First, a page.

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02-07-2013 11:10 PM
hass and associates cyber security
Innocence isn’t an excuse besides staying safe online is easy as 1 2 3. Start by being familiar of the online threats expected to be born this year.
Madware shorter term for mobile ware is one of the cyber threats you should be aware of. This will bombards handsets with intrusive adverts which will also target your tablets and PCs.
Ransonware is another scam yet to scare you online. This scam attempts to scare users into paying a ‘fine’ for illegal online activities – locking up PCs and informing their owners they owe money to law enforcement agencies.
The birth of the Royal baby will bring a huge opportunity for online crooks to spread viruses and spyware through rogue links disguised as news and pictures that relate to the Duke and Duchess of Cambridge’s new arrival.
Peter Wood, security expert for Know The Net, said: “With Prince William and Kate Middleton expecting their first child in July, scammers are certain to try and profit from the public interest. “How many people would be tempted to click on an email promising ‘First pictures of the new royal baby’? Don’t open any emails if you don’t recognize the source. It’s important to keep in mind that if you’re in any doubt about the nature of an email, don’t click on any links or attachments, and don’t respond. If your email system allows it, simply mark it as spam, junk or a scam, otherwise delete it.”
They seem to notice that people don’t buy to their old tricks so rather than conning people into handing over their personal and financial details using disguised links and fake webpages, it takes a whole new approach to internet fraud.
Ransomware will lock a user’s computer, preventing access and displaying fake logos and images to try and pretend that the lockdown has been carried out by a law enforcement agency.
And of course they wont do that without purpose, they will then asks for money in return for unlocking the computer, paid via online sites, with those affected afraid to challenge it fearing they’ve done something wrong.
“An investigation into one of the smaller players in this scam identified 68,000 compromised computers in just one month, which could have resulted in victims being defrauded of up to $400,000.”
The pair supposes the ransomware industry could be worth a minimum of $5million per year from victims and have identified at least 16 different separate variants so far.
The focus now is in Britain, Europe and America where the gangs are now moving from other types of web fraud into this newly profitable area with the majority of attacks.
However, Mr McDonald and Mr O’Gorman foresee the growing hazard could cause in-fighting between cyber criminal gangs as it begins to hit the profitability of existing forms of malware.
“Ransomware is a very obvious malware, it is not subtle, or discreet. The presence of ransomware on a computer will usually prompt the computer owner to clean the machine thoroughly, removing any malware from it., the report concludes.
“As the ransomware may have been installed by a separate piece of malware, that other malware will also be removed, cutting into the malware operator’s business model.”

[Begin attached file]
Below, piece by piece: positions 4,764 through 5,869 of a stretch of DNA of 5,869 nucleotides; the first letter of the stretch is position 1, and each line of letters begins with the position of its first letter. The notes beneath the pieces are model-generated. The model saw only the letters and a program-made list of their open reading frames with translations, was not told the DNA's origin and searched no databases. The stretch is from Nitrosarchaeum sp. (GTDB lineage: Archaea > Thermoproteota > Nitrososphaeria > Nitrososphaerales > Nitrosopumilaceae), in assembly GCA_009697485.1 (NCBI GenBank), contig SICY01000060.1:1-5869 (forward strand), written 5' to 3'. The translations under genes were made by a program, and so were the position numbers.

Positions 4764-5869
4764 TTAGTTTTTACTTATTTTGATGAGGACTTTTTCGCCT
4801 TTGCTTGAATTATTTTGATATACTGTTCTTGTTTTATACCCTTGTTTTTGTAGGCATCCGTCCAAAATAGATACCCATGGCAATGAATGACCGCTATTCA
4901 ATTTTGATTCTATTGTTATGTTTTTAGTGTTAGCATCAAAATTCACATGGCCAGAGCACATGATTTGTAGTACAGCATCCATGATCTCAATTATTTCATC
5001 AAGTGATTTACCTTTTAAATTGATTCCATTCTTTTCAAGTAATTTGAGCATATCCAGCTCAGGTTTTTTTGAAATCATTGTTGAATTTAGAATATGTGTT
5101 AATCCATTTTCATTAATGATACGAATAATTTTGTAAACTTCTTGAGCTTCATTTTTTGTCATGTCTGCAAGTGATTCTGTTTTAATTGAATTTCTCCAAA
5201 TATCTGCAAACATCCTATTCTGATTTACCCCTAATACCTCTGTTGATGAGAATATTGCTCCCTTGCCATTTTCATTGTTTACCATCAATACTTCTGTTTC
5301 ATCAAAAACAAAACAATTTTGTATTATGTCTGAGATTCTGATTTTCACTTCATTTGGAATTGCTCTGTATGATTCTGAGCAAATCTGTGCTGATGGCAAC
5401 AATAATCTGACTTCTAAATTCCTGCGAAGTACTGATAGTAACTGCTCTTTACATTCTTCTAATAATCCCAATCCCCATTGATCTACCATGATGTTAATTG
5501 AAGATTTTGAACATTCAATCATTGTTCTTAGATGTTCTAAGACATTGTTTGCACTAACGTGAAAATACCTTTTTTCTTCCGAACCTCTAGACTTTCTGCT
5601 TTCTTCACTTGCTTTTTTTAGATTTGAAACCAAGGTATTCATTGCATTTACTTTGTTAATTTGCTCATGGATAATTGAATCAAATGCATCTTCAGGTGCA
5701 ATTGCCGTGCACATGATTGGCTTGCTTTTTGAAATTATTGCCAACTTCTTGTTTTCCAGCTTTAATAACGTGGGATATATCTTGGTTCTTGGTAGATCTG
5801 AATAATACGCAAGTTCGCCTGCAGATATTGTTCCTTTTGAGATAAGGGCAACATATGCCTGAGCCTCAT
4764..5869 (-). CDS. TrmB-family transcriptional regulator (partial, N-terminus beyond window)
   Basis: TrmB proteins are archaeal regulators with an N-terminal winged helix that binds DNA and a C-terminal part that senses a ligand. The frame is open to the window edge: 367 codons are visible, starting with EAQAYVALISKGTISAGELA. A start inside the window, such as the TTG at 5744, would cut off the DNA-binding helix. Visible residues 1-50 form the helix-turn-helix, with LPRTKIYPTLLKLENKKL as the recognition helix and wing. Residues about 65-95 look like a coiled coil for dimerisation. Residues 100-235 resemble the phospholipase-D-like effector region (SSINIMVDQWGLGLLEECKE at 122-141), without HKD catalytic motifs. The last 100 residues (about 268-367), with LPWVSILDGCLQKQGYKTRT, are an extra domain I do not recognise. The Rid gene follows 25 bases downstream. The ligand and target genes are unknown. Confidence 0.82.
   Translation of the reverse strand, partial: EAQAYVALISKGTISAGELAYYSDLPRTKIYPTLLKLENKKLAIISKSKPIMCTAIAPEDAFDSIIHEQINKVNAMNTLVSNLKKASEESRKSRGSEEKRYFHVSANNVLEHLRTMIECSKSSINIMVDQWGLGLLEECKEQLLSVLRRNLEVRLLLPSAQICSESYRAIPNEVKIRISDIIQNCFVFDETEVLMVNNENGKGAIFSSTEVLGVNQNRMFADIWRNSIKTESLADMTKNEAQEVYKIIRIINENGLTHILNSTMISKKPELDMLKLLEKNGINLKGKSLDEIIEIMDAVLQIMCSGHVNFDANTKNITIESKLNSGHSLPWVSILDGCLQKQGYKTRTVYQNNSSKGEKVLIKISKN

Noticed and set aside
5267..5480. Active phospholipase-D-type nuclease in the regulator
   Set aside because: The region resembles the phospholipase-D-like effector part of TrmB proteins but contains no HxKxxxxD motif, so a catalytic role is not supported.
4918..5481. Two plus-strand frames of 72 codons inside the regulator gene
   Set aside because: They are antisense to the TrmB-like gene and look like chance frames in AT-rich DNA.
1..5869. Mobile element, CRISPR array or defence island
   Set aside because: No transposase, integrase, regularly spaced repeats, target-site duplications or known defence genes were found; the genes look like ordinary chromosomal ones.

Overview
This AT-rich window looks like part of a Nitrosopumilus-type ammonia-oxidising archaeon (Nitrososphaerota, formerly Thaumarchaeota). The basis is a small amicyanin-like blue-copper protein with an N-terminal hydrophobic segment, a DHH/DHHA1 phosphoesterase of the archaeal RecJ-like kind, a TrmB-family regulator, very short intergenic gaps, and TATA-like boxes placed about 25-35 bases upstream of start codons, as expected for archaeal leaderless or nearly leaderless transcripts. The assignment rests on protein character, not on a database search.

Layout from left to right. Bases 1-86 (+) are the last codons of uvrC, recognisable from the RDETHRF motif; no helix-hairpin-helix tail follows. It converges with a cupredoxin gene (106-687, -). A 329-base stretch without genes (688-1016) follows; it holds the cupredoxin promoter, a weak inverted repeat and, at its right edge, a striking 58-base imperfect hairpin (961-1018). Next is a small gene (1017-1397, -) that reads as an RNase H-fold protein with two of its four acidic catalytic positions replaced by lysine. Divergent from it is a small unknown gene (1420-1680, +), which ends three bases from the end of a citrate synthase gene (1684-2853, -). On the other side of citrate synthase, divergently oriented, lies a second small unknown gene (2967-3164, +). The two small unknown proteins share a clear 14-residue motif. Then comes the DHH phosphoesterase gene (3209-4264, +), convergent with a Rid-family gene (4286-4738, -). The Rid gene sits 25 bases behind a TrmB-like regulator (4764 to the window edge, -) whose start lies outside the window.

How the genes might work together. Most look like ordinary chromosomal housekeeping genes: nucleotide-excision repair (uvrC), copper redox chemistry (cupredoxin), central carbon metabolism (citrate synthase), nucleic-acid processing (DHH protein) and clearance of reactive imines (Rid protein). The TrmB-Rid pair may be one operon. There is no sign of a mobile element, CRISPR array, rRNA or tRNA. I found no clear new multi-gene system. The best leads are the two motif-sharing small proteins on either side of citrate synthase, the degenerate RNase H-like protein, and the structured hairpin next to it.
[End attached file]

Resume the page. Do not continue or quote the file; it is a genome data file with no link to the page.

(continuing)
One more Symantec expert, Kevin Haley, considers 2013 will be the year when cyber terrorism begins t...
groups of individuals use cyber attacks to show their strength and ‘send a message’.”
The madware ca...
Mr Haley added: “Symantec anticipates an increase in malware attacks that steal payment credentials in social networks or trick users into providing payment details, and other personal and potentially valuable information, to fake social networks.
“This may include fake gift notifications and email messages requesting home addresses and other personal information. While providing non-financial information might seem innocuous, cybercriminals sell and trade this information with one another to combine with information they already have about you, helping them create a profile of you they can use to gain access to your other accounts.”
hass and associates cyber security
Peter Wood, security expert for Know The Net, believes owners let down their guard, treating a tablet more like a mobile than the home computer they’d usually keep secure. And also expect the surge in popularity of tablet computer ownership will prove a boost for online criminals.
He said: “Remember to treat your tablet in the same way you do a laptop or desktop and only open links from people you know.
“It is important to check that apps are genuine before installing them.
“Another simple step to avoid being defrauded is to ensure you use a PIN to protect your device and set up strong passwords to secure your social networks and email applications.”
02-12-2013 10:37 AM
Very unusual post!sounds interesting.
You Posted it
So I don't understand what is unusual about it to you?
05-03-2013 01:30 PM
05-17-2013 07:23 PM
I got the ransomware thing. They need to send it to some Power Sellers..j/k
I have 10 ads up. I saw $300 and I almost PASSED OUT.
If ANYONE says I OWE $300, just thinking about it makes me sick and stressed.
$300 is a little more than half my VSD baby's monthly formula cost.
So, I shut my computer right off. Pulled battery and plug. Then I tried rebooting like twice and
once in safe mode. Then Windows wanted to repair my registry and I let it for 15 minutes,
but it was 4AM...So, I shut it off again and then it booted up and I restored it.
My sales are BAD already, If I had $300 just laying around, I would buy a computer. eeshh
These scammers seem to think American = Rich or something. <--
05-18-2013 03:46 PM